Coalition for Police Accountability to the Federal Monitor-Police Chief Anne Kirkpatrick Must Be Removed
Oakland, CA.- The Coalition for Police Accountability, comprising more than 25 groups and individuals, will hold a press conference in front of City Hall calling on Federal Compliance Director, Robert Warshaw, to fire Police Chief Kirkpatrick based on his own findings in the police shooting death of Joshua Pawlik, according to the East Bay Times, “she went light on cops who made serious errors and ignored a key piece of evidence, according to internal documents released Wednesday.” https://eastbaytimesca.newsmemory.com/?publink=0075c8e87
Coalition leader, Rashidah Grinage, states, “The Compliance Director has the authority to do what is needed. It’s in his job description to remove impediments to compliance.” Coalition members have concerns about other aspects of the chief’s leadership, among them:
- Promoting officers implicated in the cover-up of the sex trafficking scandal,
- Covering up her part in authorizing OPD to assist in the flawed ICE raid which had been prohibited by city policy,
- Allowing the department to slip backward in its 16-year struggle to comply with the Negotiated Settlement Agreement.
In addition to replacing the chief, the Coalition calls on the mayor, city administrator, and city council to ensure that the Police Commission has the independence and resources it needs to bring OPD into compliance.
As Oakland attorney Henry Gage said in The Oakland Post this week, “The Chief of Police has failed to deliver appropriate consequences, and by doing so, she is making true accountability impossible.”
The Press Conference calling for the Oakland Police Chief’s termination has been postponed for one week (originally called for March 14th) out of respect for the tragic loss of Oakland City Councilwoman Lynette McElhaney’s son. Our City mourns the loss of her child.
EAST BAY BOOKSELLERS welcomes JJ Mulligan Sepulveda to discuss his new new book No Human Is Illegal. He will be joined by Lauren Markham.
The perfect author on one of today’s hottest topics– an immigration reform lawyer’s journalistic memoir of being on the front lines of deportation.
NO HUMAN IS ILLEGAL is a powerful document of one lawyer’s fight for those seeking a better life in America against its ever-tightening borders. For author Mulligan Sepúlveda, the son and husband of Spanish-speaking immigrants, the battle for immigration reform is personal. Mulligan Sepúlveda writes of visiting border detention centers, defending undocumented immigrants in court, and taking his services to JFK to represent people being turned away at the gates during Trump’s infamous travel ban.
ABOUT THE AUTHOR
J. J. MULLIGAN SEPÚLVEDA is an immigration lawyer working at the Immigration Law Clinic at the University of California Davis School of Law. He is a former Immigrant Justice Corps fellow and Fulbright Scholar. This is his first book.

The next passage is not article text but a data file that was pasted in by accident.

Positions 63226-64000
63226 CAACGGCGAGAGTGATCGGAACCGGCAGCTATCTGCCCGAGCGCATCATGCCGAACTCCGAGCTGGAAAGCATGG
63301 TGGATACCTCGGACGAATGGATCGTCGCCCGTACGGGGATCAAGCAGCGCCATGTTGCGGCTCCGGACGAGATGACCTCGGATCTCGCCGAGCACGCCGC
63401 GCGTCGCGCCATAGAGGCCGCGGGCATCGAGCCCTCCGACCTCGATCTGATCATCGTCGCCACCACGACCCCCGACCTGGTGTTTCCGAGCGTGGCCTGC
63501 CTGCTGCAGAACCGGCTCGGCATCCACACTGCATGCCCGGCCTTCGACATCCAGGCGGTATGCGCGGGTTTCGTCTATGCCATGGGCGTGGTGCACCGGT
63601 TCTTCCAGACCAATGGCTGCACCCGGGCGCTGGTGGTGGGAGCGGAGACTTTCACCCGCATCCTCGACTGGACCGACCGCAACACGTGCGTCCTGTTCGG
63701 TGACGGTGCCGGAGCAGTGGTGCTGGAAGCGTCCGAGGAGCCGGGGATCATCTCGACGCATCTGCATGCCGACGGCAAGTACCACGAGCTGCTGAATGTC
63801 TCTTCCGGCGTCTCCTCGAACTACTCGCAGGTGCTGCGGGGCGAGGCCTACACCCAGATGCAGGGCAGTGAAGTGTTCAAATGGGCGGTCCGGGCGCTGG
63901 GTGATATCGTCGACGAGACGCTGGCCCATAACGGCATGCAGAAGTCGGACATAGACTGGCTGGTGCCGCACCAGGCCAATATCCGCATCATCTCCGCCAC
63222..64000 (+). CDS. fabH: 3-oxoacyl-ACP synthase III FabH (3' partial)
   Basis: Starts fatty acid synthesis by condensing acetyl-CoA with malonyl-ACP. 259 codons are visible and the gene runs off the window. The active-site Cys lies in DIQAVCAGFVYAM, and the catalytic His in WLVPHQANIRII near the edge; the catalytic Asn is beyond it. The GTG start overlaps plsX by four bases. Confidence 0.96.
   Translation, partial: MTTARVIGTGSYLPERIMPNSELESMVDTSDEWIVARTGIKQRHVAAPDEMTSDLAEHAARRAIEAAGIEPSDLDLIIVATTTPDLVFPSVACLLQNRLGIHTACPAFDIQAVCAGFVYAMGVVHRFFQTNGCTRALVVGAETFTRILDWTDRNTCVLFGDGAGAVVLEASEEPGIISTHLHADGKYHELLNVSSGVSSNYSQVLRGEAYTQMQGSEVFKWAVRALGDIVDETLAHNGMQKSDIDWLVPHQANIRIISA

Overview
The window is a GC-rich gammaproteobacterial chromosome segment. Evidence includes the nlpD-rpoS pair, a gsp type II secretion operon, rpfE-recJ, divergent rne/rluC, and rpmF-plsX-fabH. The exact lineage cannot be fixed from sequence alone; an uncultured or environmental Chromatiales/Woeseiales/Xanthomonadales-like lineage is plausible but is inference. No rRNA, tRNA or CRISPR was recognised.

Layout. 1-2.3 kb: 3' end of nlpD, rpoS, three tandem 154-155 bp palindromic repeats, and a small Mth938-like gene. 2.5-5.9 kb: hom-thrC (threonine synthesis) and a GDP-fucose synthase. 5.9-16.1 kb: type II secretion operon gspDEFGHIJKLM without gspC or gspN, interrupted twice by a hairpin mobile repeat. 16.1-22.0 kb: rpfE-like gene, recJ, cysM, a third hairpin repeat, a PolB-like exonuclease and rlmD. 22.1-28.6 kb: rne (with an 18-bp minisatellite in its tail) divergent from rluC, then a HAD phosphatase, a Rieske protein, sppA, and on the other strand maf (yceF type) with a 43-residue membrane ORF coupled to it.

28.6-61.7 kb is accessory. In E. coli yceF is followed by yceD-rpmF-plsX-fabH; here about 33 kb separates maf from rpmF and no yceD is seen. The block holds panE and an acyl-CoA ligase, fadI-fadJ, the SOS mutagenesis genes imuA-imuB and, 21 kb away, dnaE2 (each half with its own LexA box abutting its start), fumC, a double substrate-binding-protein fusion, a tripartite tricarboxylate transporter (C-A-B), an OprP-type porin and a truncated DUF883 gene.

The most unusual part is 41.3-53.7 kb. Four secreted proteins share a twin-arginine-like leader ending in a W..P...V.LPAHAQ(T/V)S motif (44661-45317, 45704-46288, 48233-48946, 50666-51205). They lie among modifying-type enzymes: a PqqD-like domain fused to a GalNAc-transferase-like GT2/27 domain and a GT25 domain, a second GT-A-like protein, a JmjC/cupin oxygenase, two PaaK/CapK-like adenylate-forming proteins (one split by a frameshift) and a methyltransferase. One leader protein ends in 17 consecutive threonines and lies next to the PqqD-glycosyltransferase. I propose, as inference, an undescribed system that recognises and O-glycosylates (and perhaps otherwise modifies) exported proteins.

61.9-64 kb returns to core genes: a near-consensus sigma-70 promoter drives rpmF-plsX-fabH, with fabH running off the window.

Lauren Markham is a writer based in Berkeley, California. Her work has appeared in VQR, VICE, Orion, Pacific Standard, Guernica, The New Yorker.com, on This American Life, and elsewhere. Lauren earned her MFA in Fiction Writing from Vermont College of Fine Arts and has been awarded Fellowships from the Middlebury Fellowship in Environmental Journalism, the 11th Hour Food and Farming Journalism Fellowship, the Mesa Refuge, and the Rotary Foundation. For the past decade, she has worked in the fields of refugee resettlement and immigrant education.
Bay Area Landless People’s Alliance meeting to discuss plans, outreach, organizing regarding regional homeless communities and organizations.
For more info: https://www.facebook.com/groups/541837129562482/
A talk by Edgard Sánchez, leader of the (Partido Revolucionario de losTrajabadores de Mexico (Mexican Revolutionary Workers Party)
Sponsored by Solidarity and Northern California Committees of Correspondence for Democracy and Socialism
Join us at the ACCE office in Oakland for two hours of solving puzzles to raise money for the Black Solidarity Fund, a project of Community READY Corps.
We’ll have 2500 pieces worth of puzzles and 2 hours to put together as many pieces as possible. People who want to donate to the drive will pledge a certain amount of money per piece solved*. For example, if a donor pledges to give 2 cents per piece, and we manage to complete 1500 pieces worth of puzzles, that person would donate 1500 * 2 cents = $30.
You can help out by showing up to the event as a participant and helping us solve puzzles, or by pledging to donate.
For donors, sign up to donate here: https://puzzlesforjustice.typeform.com/to/jVMVJO
and we’ll send you the total amount to donate once the event is over and we know how many pieces we managed to solve.
For participants, we’ll have food and snacks and a chance to have fun with fellow justice-minded puzzle solvers.
Solve puzzles! Sign up to donate! Fight racism! Invite your friends!
- NEW: Relieving millions in local Medical Debt through pennies-on-the-dollar buyback programs.
- NEW: A book group and seminar focused on Economic Inequality and Economic Theory for the modern age.
- Presenting debt and inequality related topics at forums, workshops and in radio productions.
- Promoting single-payer / Medicare for All to end the plague of medical debt
- Money bail reform and fighting modern day debtors’ prisons and exploitative ticketing and fining schemes
- Tiny Homes and other solutions for the homeless.
- Student debt resistance. Check out the Debt Collective, our sister organization
- Helping out America’s only non-profit check-cashing organization and fighting against usurious for-profit pay-day lenders and their ilk